I live in NY (Long Island specifically), based on the above criteria which species would best suit what I'm looking for? My priorities in order would be 1.) Willing to eat cooked meat/freeze dried crickets instead of me having raise to their food. 2.) Native to my area 3.) Slow-ish growing colony 4.) A size that's easy to see (not too tiny, but not huge either) 5.) minimal aggression. So based on this list the easier diet is most important to me with the aggression being the least. I don't wanna get bit by ants, but I'd much rather that than have to raise crickets or meal worms in my home. I don't know if that willingness to accept a more easy diet is entirely species-based, but if it is, yeah it'd be a priority for me.

Based on which species you picked for me above (or just on average if you're not up to identifying my ideal ant) how much money goes into ant care per year? I know the initial set up has some costs, but I'm talking more on an average yearly basis minus that initial set-up.

How much time does it take per week/month to provide ants with proper care? As I said ideally I'd like a set-up of the starter kit and eventually an additional outworld. Nothing massive.

I keep my room pretty cool, but on average it would be the equivalent of spring/fall temperatures outside if I was working with a native species how well do they do kept at such a temperature? So how fast do colonies grow in their native habitats during the spring/fall season. If such temperatures are not conducive to colony growth what's a good way to warm up a colony without warming up my entire house along with it?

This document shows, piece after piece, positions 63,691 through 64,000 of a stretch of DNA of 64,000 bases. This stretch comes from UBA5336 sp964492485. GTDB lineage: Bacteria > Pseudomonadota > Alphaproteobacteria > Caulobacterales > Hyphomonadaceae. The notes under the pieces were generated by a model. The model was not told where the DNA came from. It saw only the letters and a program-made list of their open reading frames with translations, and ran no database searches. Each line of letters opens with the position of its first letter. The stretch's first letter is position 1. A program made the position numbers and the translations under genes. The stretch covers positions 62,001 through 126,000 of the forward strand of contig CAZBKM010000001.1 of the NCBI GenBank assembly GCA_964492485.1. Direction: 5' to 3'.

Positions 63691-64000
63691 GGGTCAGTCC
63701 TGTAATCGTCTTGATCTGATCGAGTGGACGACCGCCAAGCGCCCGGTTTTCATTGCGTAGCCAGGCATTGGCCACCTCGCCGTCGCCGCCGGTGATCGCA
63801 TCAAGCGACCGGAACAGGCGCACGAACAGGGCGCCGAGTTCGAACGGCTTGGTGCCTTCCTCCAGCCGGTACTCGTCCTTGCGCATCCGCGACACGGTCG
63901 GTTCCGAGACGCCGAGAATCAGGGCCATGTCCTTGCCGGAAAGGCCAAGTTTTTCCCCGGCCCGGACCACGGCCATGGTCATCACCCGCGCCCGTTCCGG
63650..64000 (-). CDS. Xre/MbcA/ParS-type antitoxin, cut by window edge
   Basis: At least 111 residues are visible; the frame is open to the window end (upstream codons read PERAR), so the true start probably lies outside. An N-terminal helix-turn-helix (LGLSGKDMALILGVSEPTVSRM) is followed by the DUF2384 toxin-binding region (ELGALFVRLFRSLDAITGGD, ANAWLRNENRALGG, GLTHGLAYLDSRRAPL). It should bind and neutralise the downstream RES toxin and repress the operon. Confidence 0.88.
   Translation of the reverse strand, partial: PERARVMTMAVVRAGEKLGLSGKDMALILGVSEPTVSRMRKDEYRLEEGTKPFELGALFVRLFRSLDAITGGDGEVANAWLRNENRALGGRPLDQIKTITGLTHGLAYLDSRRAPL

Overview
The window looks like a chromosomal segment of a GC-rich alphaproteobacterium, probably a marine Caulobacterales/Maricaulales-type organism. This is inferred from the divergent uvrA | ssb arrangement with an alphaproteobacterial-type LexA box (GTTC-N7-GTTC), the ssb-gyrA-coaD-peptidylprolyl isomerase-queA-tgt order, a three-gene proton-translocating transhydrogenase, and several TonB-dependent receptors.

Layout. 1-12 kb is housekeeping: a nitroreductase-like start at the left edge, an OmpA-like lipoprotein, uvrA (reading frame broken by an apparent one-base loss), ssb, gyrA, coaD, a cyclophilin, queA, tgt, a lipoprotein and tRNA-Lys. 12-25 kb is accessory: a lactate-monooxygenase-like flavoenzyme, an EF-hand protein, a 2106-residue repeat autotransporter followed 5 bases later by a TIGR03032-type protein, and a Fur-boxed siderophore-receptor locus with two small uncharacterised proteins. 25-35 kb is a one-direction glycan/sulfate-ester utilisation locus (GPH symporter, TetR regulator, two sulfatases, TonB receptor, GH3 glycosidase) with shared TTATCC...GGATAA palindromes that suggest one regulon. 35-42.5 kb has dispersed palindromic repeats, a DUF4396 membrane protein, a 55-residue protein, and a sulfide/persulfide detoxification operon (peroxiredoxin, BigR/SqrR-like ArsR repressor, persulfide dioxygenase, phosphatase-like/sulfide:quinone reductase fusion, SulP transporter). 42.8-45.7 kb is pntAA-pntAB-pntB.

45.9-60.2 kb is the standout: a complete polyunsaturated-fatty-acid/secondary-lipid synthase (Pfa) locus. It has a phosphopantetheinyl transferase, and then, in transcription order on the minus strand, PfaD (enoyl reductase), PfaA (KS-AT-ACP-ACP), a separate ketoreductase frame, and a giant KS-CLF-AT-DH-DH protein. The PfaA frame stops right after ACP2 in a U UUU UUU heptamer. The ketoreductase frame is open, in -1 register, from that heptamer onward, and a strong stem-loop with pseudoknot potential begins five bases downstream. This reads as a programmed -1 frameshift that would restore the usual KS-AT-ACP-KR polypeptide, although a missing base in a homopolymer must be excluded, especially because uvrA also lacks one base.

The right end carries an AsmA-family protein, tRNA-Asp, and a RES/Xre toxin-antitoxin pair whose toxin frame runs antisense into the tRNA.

cheetawolf
Posts: 160
Joined: Wed May 30, 2018 11:21 pm
Location: Canada

Re: Considering Getting Into the Hobby

Post: # 41889Post cheetawolf
Sat Jul 21, 2018 11:52 am

these are alot of words lol, if you want a slow growing easy to see colony of ants, i suggest camponotus pennsylvanicus or any camponotus species. im pretty sure you can find a queen at around these times. they take 1-3 months to grow from egg to worker, so they are slow growing. they are also pretty big, so you can see them from a distance. they arent aggressive, but they do have a bite, it doesnt hurt though. they are a polymorphic species, so workers come in all diffrent sizes lol.

if by chance you no longer wish to care for them seeting them down a big tree will be ok. as for expenses, it really depends. im pretty sure they will eat the food you stated.

so thats all i can tell you because i dont like typing lots. so just catch a queen - test-tube setup - in the dark - check every week or so - colony. good luck, and you can ask me if you have anymore questions
yay for ants!

keeping
15x lasius niger/americanus

founding
1x tetramorium immigrans

searching for
c. pennsylvanicus

GAN farmer in richmond BC

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idahoantgirl
Posts: 1509
Joined: Sat Sep 12, 2015 11:52 am
Location: Idaho, USA

Re: Considering Getting Into the Hobby